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Appointment of a Successor Trustee is Not Required Under the Terms of a Will – Stavin’s Will, 391 N.Y.S.2d 412 (N.Y. App. Div. 1977)


Testators often include provisions for successor executors to take over the responsibilities of administration in the event that the primary executor is not able or is unwilling to serve through the entire period of administration.  Naming a successor trustee also provides for a more efficient transfer of responsibility in the event the primary trustee steps down.

In the case of Stavin’s Will, there was a dispute related to the appointment of a successor trustee that had its roots after probate began when one of the two co-executed died.  The person named by the testator as the deceased co-executor’s successor petitioned the court for letters.  The remaining co-executor objected.

In 1969 E. Stavin died testate. In her will she named her two sons, C. Stavin and M. Stavin as co-executors of her estate.  The will also named the wife of C. Stavin as his successor executor if C. Stavin predeceased the testator. Similarly, the will named the wife of M. Stavin as his successor executor if he predeceased the testator. Neither son predeceased the testator. However, in 1970, four months after letters were issued, M. Stavin died.  For the next 5 years C. Stavin when about the duties of administering E. Stavin’s estate.

In 1975, the widow of M. Stavin filed a petition with the Surrogate’s Court requesting a construction of the will adjudging that she was entitled to receive letters testamentary and serve as co-executor of E. Stavin’s estate.  The Surrogate granted her petition, but C. Stavin appealed.

The basis of C. Stavin’s appeal was that the exact wording of the testator’s will was that M. Stavin’s wife was to be named as successor executor only if M. Stavin predeceased the testator, and he did not.  M. Stavin’s wife sought to interpret the clause liberally and not “technically.” She contended that in naming both sons executor and the wives as successor executors, the intention of the testator was that both branches  of the family was to be represented in the administration of the estate.  Thus, when M. Stavin died, the testator’s intention would be fulfilled by his wife serving as the representative of the deceased son’s branch off the family.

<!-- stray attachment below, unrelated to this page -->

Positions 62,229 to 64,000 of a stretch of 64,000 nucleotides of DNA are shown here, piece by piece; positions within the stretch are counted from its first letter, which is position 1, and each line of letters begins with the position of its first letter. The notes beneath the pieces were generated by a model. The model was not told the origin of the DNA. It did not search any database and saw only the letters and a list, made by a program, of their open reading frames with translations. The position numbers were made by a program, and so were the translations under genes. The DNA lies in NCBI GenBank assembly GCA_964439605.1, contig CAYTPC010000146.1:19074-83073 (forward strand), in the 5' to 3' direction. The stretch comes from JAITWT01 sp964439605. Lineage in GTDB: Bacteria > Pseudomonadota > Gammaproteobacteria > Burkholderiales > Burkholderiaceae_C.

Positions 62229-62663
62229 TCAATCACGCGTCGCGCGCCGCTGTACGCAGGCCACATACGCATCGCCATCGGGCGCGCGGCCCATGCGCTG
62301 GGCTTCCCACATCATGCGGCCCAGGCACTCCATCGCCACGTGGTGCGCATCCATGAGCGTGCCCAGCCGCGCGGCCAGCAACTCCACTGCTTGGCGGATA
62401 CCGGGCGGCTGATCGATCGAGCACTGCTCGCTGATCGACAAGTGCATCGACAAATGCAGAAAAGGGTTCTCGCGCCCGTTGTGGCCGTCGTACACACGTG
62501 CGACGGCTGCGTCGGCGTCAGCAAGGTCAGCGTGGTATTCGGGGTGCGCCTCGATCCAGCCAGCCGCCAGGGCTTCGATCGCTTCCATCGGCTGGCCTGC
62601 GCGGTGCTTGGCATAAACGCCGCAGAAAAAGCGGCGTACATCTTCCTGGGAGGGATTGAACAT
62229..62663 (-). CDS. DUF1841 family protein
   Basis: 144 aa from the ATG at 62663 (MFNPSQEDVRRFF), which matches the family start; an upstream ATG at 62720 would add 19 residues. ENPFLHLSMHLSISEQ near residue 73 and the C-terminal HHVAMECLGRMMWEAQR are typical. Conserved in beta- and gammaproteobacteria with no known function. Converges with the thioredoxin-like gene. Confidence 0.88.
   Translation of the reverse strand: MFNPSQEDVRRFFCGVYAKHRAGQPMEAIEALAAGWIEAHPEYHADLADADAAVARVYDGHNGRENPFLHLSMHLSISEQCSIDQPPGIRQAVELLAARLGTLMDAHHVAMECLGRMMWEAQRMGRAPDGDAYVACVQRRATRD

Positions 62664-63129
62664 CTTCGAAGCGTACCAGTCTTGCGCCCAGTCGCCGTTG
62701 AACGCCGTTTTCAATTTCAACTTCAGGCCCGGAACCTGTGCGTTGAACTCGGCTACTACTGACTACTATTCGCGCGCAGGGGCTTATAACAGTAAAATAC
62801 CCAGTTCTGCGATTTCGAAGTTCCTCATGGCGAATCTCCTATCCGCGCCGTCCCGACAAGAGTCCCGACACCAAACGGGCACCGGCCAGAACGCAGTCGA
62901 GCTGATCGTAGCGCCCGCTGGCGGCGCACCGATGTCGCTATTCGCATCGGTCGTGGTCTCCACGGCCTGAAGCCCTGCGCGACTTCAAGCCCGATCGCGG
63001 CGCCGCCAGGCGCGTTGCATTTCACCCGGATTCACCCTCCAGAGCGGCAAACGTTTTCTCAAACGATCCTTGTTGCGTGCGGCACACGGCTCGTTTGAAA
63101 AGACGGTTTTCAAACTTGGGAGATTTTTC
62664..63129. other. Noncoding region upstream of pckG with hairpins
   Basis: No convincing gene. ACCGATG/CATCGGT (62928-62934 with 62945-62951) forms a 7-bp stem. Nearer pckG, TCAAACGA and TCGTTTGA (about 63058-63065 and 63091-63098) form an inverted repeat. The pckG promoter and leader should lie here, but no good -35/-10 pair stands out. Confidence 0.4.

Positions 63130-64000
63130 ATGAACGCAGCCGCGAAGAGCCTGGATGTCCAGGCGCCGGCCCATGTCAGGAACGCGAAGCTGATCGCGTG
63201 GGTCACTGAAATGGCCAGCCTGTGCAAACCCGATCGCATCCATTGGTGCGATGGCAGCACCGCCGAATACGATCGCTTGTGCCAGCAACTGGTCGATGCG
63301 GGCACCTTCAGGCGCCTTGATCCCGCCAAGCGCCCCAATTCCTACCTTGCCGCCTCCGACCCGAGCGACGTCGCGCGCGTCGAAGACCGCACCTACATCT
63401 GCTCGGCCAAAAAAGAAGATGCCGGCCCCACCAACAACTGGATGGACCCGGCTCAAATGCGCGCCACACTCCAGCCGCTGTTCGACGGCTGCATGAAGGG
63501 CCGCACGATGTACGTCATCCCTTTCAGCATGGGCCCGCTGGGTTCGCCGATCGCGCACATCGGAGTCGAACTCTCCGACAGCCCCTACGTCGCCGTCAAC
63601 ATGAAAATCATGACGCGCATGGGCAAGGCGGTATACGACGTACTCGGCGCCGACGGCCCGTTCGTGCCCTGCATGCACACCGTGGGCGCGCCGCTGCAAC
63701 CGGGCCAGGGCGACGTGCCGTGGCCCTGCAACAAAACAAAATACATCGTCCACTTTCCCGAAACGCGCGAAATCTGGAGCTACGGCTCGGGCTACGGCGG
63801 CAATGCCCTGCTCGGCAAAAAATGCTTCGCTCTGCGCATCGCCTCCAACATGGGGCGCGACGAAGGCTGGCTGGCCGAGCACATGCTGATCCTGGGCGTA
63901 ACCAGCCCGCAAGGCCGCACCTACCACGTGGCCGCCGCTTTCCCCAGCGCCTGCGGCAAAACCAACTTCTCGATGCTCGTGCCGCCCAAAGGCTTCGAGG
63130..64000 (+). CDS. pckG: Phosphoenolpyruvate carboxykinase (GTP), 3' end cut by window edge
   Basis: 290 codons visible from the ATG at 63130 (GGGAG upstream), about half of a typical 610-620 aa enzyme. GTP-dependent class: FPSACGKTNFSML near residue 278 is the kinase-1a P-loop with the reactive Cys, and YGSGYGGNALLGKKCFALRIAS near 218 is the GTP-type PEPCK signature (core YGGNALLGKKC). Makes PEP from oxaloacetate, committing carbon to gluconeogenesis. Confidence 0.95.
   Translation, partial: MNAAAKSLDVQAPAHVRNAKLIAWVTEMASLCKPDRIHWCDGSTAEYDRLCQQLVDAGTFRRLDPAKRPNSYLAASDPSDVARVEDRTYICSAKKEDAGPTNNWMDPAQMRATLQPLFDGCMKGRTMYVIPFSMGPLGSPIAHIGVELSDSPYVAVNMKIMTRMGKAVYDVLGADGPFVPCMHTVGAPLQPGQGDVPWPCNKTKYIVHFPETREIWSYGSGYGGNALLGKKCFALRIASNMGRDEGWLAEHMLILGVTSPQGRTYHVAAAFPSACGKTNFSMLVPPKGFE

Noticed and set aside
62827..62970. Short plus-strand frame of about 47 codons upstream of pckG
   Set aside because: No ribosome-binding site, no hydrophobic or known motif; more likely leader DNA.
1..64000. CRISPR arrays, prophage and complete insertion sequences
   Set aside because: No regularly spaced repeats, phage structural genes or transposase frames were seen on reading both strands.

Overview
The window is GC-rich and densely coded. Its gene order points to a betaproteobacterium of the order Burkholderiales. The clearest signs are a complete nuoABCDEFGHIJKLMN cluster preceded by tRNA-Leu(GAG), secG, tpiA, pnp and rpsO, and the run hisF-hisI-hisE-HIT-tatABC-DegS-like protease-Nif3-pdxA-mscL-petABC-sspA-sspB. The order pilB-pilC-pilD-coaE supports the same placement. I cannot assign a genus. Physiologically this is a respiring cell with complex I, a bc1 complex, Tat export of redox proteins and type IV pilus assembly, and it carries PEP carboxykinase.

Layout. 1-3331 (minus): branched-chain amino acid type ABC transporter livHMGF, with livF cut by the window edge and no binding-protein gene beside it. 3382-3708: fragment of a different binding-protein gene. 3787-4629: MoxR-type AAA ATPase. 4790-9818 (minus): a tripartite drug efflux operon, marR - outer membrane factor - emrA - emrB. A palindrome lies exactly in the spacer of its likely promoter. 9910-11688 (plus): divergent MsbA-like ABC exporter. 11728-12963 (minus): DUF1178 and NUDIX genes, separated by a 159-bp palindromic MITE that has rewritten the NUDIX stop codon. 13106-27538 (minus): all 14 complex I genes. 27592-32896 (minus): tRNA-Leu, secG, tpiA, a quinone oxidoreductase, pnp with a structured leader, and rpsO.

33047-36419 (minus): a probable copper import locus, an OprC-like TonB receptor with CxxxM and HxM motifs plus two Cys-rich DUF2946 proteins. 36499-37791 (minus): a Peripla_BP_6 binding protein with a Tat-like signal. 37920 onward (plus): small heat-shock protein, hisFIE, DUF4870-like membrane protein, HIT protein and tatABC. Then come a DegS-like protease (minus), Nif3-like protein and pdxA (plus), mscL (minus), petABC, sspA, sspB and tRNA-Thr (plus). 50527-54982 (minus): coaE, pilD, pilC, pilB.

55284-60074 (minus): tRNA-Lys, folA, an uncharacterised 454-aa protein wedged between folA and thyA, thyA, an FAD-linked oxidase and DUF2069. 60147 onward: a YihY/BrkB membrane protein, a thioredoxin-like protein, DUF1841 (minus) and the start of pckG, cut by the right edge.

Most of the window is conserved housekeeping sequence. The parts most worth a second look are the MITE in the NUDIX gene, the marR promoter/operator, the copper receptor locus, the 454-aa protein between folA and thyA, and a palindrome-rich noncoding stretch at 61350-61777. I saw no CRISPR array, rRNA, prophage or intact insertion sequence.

On appeal, the court disagreed with this interpretation.  Instead the appeals court sought to apply the provisions of Surrogate’s Court Procedure Act § 706 – When surviving or remaining fiduciary may act;  when successor must be appointed.  The rule states that when there is more than one executor, a successor executor is only appointed when it is necessary to comply with the express terms of the will.  Otherwise, the remaining executor or executors may proceed and complete the administration without the appointment of a successor executor.  Even though the petitioner originally presented this case to the Surrogate’s Court as a construction proceeding, the appeals court reasoned that this is not a construction case at all.  The provisions of the Surrogate’s Court Act provide a direction and that direction is that except as expressly directed by the will, in a circumstance such as the one here, a successor trustee is not to be appointed.

The appeals court also pointed out that M. Stavin’s wife did not petition the court for letters immediately after his death, but 5 years later.  The court surmised that most of the administration activities had been completed.  In fact, the only significant issue is a litigation among the beneficiaries that would likely be resolved with an accounting.  The court concluded by questioning whether it is likely that the testator would have wanted one executor to do the vast majority of the work and a co-executor stepping in at the end.

Finally, the court points to the requirement in Surrogate’s Court Procedure Act §1416 that anyone seeking to receive letters must qualify promptly—within 15 days. Although this provision is related to an original appointment, it shows that the court has an interest in prompt qualification and appointment.  Five years is far from prompt.

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